Time-lapse: Reassembling Madame Rubinstein’s miniature rooms Read More
This is the first exhibition to explore the ideas, innovations, and influence of the legendary cosmetics entrepreneur Helena Rubinstein (1872 – 1965). Madame (as she was universally known) helped break down the status quo of taste by blurring boundaries between commerce, art, fashion, beauty, and design. Through 200 objects Beauty Is Power reveals how Rubinstein’s unique style and pioneering approaches to business challenged conservative taste and heralded a modern notion of beauty, democratized and accessible to all.
Rubinstein rose from humble origins in small-town Jewish Poland to become a global icon of female entrepreneurship and a leader in art, fashion, design, and philanthropy. As the head of a cosmetics empire that extended across four continents, she was, arguably, the first modern self-made woman magnate. Rubinstein was ahead of her time in her embrace of cultural and artistic diversity. She was not only an early patron of European and Latin American modern art, but also one of the earliest, leading collectors of African and Oceanic sculpture.
The exhibition reunites selections from Rubinstein’s famed art collection, dispersed at auction in 1966, featuring works by Pablo Picasso, Elie Nadelman, Frida Kahlo, Max Ernst, Leonor Fini, Joan Miró, and Henri Matisse, among others, as well as more than thirty works from her peerless collection of African and Oceanic art. Other highlights include Rubinstein’s beloved miniature period rooms, jewelry, and clothing designed by Cristóbal Balenciaga, Elsa Schiaparelli, and Paul Poiret. Rubinstein’s savvy for self-promotion is seen in portraits of her made by the leading artists of her day, from Marie Laurencin to Andy Warhol. Also on display are vintage advertisements, cosmetics products, and promotional films related to her beauty business.
Madame established her business, Helena Rubinstein & Co., in Melbourne in 1903. Inspired by the tradition of European literary salons, Rubinstein conceived of her beauty salons as intimate environments where progressive ideas were exchanged under the guidance of a sophisticated patroness. After her initial success in Australia, she opened beauty salons in the grandest districts of London and Paris. At the outbreak of World War I she moved to the United States, where she founded her first New York salon in 1915. By the 1920s Rubinstein was a wealthy and influential businesswoman with salons worldwide, and was becoming known as an art collector. Her eclectic tastes distinguished her from the conservative elitism prevalent in fashionable circles. Rubinstein’s fascination with different cultures and artistic approaches was reflected in her clothes, art, furniture, and jewelry. The kaleidoscopic variety of styles represented in the decor of her salons and homes served to level snobbish aesthetic taste and expand the notion of who and what could be considered beautiful.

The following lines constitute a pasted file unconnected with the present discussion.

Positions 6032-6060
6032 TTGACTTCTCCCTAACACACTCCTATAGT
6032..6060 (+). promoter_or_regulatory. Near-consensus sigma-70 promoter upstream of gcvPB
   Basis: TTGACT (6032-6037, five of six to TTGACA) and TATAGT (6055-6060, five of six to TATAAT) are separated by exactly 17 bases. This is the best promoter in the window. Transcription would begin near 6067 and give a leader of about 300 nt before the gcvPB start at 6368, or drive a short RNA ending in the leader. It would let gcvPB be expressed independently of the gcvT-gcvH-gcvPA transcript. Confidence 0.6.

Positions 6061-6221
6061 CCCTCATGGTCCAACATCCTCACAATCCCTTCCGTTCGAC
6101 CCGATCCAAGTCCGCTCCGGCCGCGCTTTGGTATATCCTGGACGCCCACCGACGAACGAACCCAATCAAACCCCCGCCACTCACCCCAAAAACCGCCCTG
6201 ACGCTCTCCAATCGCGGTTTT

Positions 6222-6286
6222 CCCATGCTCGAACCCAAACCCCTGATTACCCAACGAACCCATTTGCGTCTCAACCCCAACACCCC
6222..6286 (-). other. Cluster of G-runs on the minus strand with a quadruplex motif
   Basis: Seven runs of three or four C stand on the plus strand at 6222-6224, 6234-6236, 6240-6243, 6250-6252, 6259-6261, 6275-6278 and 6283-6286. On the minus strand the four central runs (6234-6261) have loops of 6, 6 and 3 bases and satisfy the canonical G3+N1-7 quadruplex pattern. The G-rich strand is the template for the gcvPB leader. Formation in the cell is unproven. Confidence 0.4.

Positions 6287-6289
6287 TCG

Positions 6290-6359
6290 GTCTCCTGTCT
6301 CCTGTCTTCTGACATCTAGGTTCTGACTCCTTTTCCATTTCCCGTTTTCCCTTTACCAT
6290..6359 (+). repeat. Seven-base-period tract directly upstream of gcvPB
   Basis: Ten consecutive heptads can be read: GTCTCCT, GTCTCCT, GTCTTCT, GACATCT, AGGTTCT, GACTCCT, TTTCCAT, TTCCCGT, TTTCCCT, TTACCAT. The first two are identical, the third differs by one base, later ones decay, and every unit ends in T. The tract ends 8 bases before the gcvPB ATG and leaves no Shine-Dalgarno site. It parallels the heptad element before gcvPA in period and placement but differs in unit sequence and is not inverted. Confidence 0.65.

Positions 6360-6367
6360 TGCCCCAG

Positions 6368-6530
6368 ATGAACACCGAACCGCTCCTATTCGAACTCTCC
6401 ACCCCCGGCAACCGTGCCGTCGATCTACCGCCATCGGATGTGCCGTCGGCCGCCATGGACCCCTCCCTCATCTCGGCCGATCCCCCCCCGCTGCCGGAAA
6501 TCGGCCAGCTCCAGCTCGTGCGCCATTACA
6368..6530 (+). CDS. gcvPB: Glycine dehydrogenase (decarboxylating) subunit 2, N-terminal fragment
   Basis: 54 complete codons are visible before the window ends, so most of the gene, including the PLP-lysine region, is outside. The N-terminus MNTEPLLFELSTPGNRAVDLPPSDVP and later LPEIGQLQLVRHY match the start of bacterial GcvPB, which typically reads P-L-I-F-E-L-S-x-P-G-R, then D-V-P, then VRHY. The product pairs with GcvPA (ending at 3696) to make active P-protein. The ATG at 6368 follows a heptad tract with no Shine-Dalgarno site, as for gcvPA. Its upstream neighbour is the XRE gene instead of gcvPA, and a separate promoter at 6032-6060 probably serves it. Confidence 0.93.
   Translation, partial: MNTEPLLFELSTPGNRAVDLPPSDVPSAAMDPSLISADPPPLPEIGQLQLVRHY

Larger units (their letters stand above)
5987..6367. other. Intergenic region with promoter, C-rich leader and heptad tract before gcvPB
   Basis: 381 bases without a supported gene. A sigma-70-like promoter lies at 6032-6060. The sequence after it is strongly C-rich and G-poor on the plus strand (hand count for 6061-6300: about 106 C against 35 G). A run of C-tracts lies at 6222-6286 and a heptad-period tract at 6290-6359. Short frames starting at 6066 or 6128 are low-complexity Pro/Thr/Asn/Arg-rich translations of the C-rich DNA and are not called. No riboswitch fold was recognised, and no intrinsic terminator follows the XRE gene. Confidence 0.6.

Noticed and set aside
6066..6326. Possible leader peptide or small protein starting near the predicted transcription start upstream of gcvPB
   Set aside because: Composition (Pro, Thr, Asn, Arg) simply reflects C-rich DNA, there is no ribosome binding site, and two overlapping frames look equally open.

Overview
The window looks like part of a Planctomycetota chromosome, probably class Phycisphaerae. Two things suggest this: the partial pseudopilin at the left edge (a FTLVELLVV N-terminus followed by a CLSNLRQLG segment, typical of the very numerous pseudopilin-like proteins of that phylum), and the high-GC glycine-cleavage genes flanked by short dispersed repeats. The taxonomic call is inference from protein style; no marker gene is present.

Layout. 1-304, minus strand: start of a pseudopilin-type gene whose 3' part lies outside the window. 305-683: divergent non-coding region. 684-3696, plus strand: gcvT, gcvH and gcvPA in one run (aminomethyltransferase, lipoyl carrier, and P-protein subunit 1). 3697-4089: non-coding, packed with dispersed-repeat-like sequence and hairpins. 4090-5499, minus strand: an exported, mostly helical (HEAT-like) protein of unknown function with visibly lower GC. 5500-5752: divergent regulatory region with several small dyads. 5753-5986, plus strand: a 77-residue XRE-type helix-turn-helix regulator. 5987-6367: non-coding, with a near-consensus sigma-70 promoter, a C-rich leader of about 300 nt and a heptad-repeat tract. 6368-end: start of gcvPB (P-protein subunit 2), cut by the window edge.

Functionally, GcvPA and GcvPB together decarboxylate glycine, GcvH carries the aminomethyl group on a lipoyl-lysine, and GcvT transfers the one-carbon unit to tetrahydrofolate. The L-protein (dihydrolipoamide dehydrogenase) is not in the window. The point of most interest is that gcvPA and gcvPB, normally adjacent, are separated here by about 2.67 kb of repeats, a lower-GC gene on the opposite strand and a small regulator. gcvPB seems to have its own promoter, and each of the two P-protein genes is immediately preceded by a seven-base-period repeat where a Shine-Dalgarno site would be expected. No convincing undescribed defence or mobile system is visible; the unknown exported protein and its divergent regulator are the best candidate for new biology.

The exhibition title refers to one of the first slogans Madame used to promote her cosmetics. “Beauty is Power” is a bold phrase that evokes Rubinstein’s distinctive blend of commercial savvy and inherent feminism. At the turn of the century the use of cosmetics – associated with the painted faces of actresses and prostitutes – was widely frowned upon by the middle class. A model of independence, Rubinstein rejected this convention, producing and marketing the means for ordinary women to transform themselves. Her business challenged the myth of beauty and taste as inborn, or something to which only the wealthy were entitled. By encouraging women to define themselves as self-expressive individuals, Rubinstein contributed to their empowerment.
Today the term “beauty salon” means a hairdresser or a day spa. But the Rubinstein salon was a place designed entirely for women, where a client could learn not only how to improve her looks, but also how to reconceive her standards of taste, and to understand design, color, and art in order to express her own personality. Art and cosmetics embodied Rubinstein’s overarching dual enterprise: to establish a correspondence between modern art and personal beauty, both of which she felt should be interpreted individually and subjectively. Now we take such subjectivity for granted, but the sense of individuality and independence Rubinstein fostered was new and profound in the early twentieth century. She offered women the ideal of self-invention – a fundamental principle of modernity. One’s identity, she asserted, is a matter of choice.
The exhibition is organized by Mason Klein, Curator, with Rebecca Shaykin, Leon Levy Assistant Curator.